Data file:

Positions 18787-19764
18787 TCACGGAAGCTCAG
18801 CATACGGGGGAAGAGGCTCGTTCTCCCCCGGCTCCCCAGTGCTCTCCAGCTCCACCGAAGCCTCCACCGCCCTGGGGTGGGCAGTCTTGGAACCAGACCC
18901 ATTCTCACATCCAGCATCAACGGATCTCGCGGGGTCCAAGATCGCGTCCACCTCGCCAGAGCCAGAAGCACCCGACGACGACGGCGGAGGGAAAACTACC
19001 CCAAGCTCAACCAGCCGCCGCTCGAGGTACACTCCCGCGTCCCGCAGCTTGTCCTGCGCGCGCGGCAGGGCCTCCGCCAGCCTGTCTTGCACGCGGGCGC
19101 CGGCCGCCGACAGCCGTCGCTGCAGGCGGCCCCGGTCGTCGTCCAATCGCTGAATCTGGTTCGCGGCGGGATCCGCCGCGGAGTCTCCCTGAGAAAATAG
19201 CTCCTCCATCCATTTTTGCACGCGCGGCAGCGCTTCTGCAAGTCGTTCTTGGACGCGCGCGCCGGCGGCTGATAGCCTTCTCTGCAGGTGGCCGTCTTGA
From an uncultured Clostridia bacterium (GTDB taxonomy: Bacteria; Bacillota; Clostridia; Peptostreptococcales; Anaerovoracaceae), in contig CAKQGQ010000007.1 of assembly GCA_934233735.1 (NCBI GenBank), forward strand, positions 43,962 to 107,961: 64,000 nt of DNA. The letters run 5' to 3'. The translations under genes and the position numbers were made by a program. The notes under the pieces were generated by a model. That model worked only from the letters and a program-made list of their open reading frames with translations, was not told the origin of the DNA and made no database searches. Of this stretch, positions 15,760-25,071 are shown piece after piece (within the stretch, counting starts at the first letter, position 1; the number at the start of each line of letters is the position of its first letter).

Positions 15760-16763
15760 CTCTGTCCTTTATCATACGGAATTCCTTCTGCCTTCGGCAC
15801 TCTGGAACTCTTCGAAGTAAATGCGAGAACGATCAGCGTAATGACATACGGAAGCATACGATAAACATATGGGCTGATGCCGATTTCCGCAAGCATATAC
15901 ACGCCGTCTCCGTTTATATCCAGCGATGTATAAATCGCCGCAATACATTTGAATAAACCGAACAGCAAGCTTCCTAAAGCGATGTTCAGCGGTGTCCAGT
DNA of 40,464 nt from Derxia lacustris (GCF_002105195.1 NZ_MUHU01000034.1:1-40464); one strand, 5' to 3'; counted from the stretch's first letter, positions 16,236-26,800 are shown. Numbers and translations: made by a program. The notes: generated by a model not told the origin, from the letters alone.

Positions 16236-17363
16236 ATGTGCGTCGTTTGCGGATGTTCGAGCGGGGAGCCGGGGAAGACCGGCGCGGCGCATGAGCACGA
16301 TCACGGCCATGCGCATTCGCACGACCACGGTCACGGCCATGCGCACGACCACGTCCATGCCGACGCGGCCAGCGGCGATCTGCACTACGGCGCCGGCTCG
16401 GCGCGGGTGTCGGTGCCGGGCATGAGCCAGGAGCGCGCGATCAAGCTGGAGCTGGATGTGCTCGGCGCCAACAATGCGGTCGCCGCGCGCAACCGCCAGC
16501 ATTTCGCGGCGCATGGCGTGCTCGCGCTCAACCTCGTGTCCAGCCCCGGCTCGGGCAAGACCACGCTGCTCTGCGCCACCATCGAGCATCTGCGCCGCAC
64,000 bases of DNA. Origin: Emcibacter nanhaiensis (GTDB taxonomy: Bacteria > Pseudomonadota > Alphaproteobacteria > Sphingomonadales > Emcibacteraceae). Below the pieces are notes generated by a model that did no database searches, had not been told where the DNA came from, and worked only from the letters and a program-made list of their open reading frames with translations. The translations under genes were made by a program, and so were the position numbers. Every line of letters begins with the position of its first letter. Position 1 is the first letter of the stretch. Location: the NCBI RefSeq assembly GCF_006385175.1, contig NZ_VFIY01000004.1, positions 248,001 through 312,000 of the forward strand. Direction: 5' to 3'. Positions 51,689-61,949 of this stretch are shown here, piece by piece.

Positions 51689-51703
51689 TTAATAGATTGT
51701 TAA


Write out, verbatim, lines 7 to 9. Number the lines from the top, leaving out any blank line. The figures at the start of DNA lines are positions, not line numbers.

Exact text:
19201 CTCCTCCATCCATTTTTGCACGCGCGGCAGCGCTTCTGCAAGTCGTTCTTGGACGCGCGCGCCGGCGGCTGATAGCCTTCTCTGCAGGTGGCCGTCTTGA
From an uncultured Clostridia bacterium (GTDB taxonomy: Bacteria; Bacillota; Clostridia; Peptostreptococcales; Anaerovoracaceae), in contig CAKQGQ010000007.1 of assembly GCA_934233735.1 (NCBI GenBank), forward strand, positions 43,962 to 107,961: 64,000 nt of DNA. The letters run 5' to 3'. The translations under genes and the position numbers were made by a program. The notes under the pieces were generated by a model. That model worked only from the letters and a program-made list of their open reading frames with translations, was not told the origin of the DNA and made no database searches. Of this stretch, positions 15,760-25,071 are shown piece after piece (within the stretch, counting starts at the first letter, position 1; the number at the start of each line of letters is the position of its first letter).

Positions 15760-16763